The International Finance Corporation (IFC) reports that its programme to support African governments and utilities in procuring solar photovoltaic (PV) capacity from independent power producers (IPPs) has made significant headway in four countries, with construction of the first project under way in Zambia.
Dubbed Scaling Solar, the programme combines best-in-class procurement practices, which have been garnered by the IFC and the broader World Bank Group over the past three decades, into a comprehensive package, which is then tailored to the specific circumstances and needs of the procuring country or entity.
IFC country manager Saleem Karimjee tells Engineering News Online that an increasing number of African governments and utilities are interested in adding grid-scale solar PV to their electricity mixes, particularly in light of the rapid decline in technology costs.
However, many of countries still lack the confidence, the capacity or the institutional frameworks to engage with IPP developers in a way that gives the country comfort that it is procuring the lowest-cost solar solution possible.
“Through Scaling Solar we are able to boost the confidence of the procuring entities by offering a tried-and-tested template for conducting competitive bidding processes and for engaging contractually with IPPs,” Karimjee explains.
The documentation is only part of the “secret sauce”, with IFC also offering procurement process management expertise and debt financing, where required. The institution’s involvement is also designed to unlock commercial, as well as other development finance to ensure the project proceeds.
In the case of solar projects, it is also possible to attract climate-related funding, as the projects are aligned with the World Bank Group’s objective of supporting generation solutions that either avoid or displace greenhouse gas emissions.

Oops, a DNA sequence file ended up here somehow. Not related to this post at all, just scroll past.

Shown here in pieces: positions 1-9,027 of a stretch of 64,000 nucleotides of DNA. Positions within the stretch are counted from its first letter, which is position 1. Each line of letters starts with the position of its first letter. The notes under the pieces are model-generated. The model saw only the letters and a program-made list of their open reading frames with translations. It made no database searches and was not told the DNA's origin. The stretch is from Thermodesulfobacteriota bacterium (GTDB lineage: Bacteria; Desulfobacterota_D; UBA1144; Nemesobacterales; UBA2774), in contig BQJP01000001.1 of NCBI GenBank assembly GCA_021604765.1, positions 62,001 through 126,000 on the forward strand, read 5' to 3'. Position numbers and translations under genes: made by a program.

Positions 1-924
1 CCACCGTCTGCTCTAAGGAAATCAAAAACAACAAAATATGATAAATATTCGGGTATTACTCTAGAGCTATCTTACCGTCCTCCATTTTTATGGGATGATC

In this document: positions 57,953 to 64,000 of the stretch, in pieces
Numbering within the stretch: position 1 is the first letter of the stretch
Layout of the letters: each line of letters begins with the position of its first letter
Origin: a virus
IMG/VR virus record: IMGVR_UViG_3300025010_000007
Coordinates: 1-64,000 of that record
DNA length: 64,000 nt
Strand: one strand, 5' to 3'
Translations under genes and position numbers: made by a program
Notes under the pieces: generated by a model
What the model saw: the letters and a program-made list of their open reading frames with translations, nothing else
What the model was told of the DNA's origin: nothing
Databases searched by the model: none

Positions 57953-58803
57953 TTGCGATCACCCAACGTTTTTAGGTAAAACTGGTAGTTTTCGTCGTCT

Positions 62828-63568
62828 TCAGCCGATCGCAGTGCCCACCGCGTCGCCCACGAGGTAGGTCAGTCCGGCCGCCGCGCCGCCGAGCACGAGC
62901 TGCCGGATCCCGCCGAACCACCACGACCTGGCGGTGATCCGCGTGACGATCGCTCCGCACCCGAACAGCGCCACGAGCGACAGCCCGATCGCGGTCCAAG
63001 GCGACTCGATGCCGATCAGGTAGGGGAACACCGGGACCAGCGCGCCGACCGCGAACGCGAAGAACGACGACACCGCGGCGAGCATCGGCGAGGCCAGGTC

Likewise, the involvement of the IFC and the World Bank decreases uncertainty for IPPs, as it offers assurances that the projects are not only bankable, but that they will be free from government interference and that timeframes for reaching financial close will not be overly protracted.
“We believe we can reduce the timeframe for progressing a project from concept to construction from over five years to less than two years, which significantly increases the attractiveness of these projects to IPPs.”
The programme was initially piloted in Zambia, where two 50 MW projects have since been procured by Zambia’s State-owned Industrial Development Corporation using the Scaling Solar framework. The process attracted 19 high-quality bidders, Karimjee highlights.
The first $60-million project, which is being developed by a consortium comprising Neoen and First Solar has reached financial close and is in construction, while the second, being developed by Enel Green Power, is expected to close imminently.
Karimjee says the IFC, which is providing debt finance to the projects, was particularly please with the tariff achieved through the process. The developers bid tariffs of 6.02 US cents per kilowatt-hour and 7.84 US cents per kilowatt-hour respectively. The power purchase agreement period is for 25 years.
In Senegal, even lower tariffs have been secured from a consortium comprising Engie and Meridiam for two solar PV projects with a combined capacity of 60 MW. The projects, which have yet to reach financial close have been bid at tariffs ranging between 3.80 and 3.98 Euro cents per kilowatt-hour.
The Scaling Solar programme is currently also being utilised in Madagascar and Ethiopia and Karimjee reports that several other African countries have expressed interest in deploying the framework in the coming months and years.
The IFC is also considering whether future projects should not also include a battery-storage component, either to back-up the variable plants during cloud-outs or for reasons of grid-stability, or shoulder supply. “This is a growing consideration given recent declines in the cost of storage.”